2 min read

I Felt Sick After Eating An Avocado

Halved avocado on a pink surface

I was never a huge fan of avocados - I'd eat them occasionally in a guacamole, usually when travelling. A couple of years ago, I was visiting friends abroad, and we made avocado toast for dinner. Minutes later, I rushed to the bathroom and curled up on a bed afterward. I was shivering, had intense stomach cramps, and overall felt as if I was disappearing. The whole thing calmed down after I drank a glass of water with activated carbon. I couldn't tell what provoked such intense reaction. A couple of days later, we went to a sushi place together, where, among other things, we had sushi with avocado. The reaction was again instant, only this time a bit milder. It was then when I realized that the only thing that was involved in both incidents was avocado, and when I started googling "why does avocado hurt my stomach", I found out that avocado falls under criteria of high histamine foods and that some people can develop food intolerance to it. I've never eaten avocado since (no regrets).  A cup of coffee, sliced avocado with egg on toast, and three open sandwiches with avocado

Two Main Reasons Why Avocado Causes Digestive Problems:


  • FODMAP intolerance. FODMAP is an acronym for certain carbohydrates (Fermentable Oligosaccharides, Disaccharides, Monosaccharides, and Polyols) which some people experience difficult to digest. FODMAPs are fermentable short-chain carbohydrates, meaning that they are sugar molecules linked in chains, and that bacteria in your gut feeds on them in a process called fermentation.

These chains need to be broken down and absorbed through your small intestine, however, since FODMAPs can't be broken down, your small intestine draws in water to move the FODMAPs to your large intestine. The bacteria in your colon then starts eating them, producing gasses and fatty acids, causing gas, bloating, abdominal pain, diarrhea, or constipation. This intolerance often affects those suffering from IBS (irritable bowel syndrome) or SIBO (small intestinal bacterial overgrowth).

What can you do about it? Stop eating avocado, for once, and check if there are other FODMAP foods that are causing your stomach discomfort. Other foods high in FODMAPs are fruits such as apples, watermelon, and stone fruits, vegetables such as garlic, onion, and cauliflower, legumes (such as beans, lentils, and chickpeas), dairy (milk, ice cream, and yogurt), processed meat, bread (wheat, rye, and barley), sugars and sweeteners such as honey, corn syrup, sugar free sweets. Here is a useful list of foods to avoid, and a list of low FODMAP alternatives.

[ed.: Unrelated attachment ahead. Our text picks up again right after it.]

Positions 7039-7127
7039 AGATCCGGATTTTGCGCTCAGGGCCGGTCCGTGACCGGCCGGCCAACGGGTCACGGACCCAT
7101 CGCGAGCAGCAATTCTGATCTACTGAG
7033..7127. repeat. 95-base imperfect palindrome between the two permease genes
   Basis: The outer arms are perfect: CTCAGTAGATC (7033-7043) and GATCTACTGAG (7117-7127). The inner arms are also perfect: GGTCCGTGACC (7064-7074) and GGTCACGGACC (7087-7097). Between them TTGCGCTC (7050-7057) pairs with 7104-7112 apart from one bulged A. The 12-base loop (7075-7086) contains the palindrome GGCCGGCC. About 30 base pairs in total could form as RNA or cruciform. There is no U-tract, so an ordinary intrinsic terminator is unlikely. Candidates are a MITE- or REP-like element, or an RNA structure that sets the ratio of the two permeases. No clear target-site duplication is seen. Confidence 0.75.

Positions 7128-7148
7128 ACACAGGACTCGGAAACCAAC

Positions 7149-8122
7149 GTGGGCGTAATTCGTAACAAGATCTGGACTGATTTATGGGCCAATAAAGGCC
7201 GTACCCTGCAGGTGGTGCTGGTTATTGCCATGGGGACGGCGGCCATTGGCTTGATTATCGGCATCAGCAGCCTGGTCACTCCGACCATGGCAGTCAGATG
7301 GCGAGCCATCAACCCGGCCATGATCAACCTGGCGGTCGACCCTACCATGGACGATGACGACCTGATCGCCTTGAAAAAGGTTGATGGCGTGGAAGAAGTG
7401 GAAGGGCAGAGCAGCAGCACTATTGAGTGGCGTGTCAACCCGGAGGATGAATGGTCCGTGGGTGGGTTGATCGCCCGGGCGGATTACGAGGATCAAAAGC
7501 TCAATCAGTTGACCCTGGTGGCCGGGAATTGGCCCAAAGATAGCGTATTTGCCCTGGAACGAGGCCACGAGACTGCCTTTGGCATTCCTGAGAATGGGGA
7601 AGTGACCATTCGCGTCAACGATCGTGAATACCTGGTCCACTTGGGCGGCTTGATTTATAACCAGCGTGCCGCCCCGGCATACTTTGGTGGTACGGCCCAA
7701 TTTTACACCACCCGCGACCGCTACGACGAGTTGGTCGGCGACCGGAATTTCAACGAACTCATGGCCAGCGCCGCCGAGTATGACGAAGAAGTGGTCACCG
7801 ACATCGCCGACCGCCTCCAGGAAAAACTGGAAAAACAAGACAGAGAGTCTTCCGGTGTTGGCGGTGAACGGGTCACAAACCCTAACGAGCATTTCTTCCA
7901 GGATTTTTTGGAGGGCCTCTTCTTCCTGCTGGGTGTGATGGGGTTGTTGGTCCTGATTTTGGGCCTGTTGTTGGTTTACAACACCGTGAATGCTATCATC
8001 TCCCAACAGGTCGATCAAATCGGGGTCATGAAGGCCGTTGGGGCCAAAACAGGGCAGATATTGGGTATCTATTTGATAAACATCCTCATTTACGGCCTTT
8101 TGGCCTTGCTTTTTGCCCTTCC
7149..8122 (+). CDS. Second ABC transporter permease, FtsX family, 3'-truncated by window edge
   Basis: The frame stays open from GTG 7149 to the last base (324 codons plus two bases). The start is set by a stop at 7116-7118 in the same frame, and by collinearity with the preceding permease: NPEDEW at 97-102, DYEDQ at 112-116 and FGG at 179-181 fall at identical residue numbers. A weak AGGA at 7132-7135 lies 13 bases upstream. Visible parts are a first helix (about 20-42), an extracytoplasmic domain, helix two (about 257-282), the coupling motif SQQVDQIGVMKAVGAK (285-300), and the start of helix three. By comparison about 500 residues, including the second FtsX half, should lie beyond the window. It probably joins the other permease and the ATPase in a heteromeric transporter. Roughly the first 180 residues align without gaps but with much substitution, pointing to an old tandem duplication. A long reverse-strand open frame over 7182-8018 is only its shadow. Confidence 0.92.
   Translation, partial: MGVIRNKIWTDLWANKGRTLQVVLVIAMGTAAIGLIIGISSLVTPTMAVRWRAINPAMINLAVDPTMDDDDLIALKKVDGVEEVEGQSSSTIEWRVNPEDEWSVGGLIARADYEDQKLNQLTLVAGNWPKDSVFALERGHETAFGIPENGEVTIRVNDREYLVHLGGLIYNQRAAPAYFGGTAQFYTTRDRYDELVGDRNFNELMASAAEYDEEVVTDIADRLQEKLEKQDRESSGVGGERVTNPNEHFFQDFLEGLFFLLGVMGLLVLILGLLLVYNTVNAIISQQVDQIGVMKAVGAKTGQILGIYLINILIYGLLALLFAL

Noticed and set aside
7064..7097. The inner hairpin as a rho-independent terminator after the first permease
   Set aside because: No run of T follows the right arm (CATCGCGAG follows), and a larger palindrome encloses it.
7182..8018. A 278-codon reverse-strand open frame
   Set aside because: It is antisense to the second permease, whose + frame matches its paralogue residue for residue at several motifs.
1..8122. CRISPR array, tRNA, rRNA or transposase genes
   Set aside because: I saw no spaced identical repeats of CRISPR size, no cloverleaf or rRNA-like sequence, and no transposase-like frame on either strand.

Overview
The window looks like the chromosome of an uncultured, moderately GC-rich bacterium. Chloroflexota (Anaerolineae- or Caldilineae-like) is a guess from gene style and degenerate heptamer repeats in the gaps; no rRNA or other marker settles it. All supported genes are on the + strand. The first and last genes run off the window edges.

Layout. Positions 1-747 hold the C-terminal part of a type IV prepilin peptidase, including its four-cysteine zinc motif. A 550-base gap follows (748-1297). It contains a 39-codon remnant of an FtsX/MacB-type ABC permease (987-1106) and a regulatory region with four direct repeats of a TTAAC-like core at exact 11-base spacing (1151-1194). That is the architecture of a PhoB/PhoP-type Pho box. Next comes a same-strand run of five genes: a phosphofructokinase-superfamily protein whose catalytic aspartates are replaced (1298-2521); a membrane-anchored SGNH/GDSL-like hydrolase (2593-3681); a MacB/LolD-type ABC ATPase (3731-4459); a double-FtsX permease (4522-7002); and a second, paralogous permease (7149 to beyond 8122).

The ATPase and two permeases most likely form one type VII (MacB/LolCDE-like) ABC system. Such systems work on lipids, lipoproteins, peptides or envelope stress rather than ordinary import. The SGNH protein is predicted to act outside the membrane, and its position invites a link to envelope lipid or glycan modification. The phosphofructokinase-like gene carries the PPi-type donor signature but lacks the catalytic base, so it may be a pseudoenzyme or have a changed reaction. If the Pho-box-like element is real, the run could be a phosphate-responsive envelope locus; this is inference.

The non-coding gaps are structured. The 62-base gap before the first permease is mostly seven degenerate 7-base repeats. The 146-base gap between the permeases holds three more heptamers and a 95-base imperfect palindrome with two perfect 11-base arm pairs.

• Latex-fruit syndrome. Research have discovered and studies shown a clinical association between allergies to natural rubber latex  and certain fruit, which was denominated as latex-fruit syndrome. Those studies have proved that 20 to 60 % of patients allergic to        latex showed allergic reactions to a variety of foods, fruit predominantly. Among the fruit involved, avocado, banana, kiwi, and chestnut were the most common. The reactions can vary from oral allergy syndrome to severe anaphylactic reactions.

What can you do about it? If a person is diagnosed with an allergy to those fruits, a diet devoid of them is mandatory. 

  If you've been suffering from any food intolerances or allergies, you know how uncomfortable or straight up risky it could be to eat the foods that provoke them. While diet restrictions are sometimes hard to follow, the benefits outweigh the giving up on certain foods. In my case, it wasn't that hard to give up on avocados, but even if guacamole was my favorite dish - thinking back on how sick it could make me feel, I'd gladly give up on it. *If you've experienced any symptoms of food intolerances or allergies, make sure to contact your doctor and run the necessary tests.






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MYSA user avatar
Joe Goldberg 30/01/2024

One of the most important aspects of intestinal health is "kabz ka ilaj," or treating constipation. Frequently occurring bowel movements, trouble passing stool, and a sense of incomplete evacuation are the hallmarks of constipation. The three main strategies for encouraging regular bowel movements and avoiding constipation include maintaining hydration, eating a high-fiber diet, and exercising frequently. A diet high in fiber, derived from whole grains, legumes, fruits, and vegetables, gives the stool more volume and facilitates its passage through the digestive system. It's a safe and efficient method for easing constipation. In certain situations, medical professionals could suggest laxatives or drugs to treat constipation temporarily. Nevertheless, as misuse might result in dependency, they should only be used under expert supervision.
<a> kabz ka ilaj </a>

MYSA user avatar
dora 30/01/2024

In reply to by Joe Goldberg


Hello Joe,

Thank you for emphasizing the importance of intestinal health and providing practical tips for managing constipation.

Your advice on hydration, high-fiber diet, and exercise is valuable for promoting regular bowel movements. We appreciate your caution and regarding. Keep up the informative content!

Best regards :)


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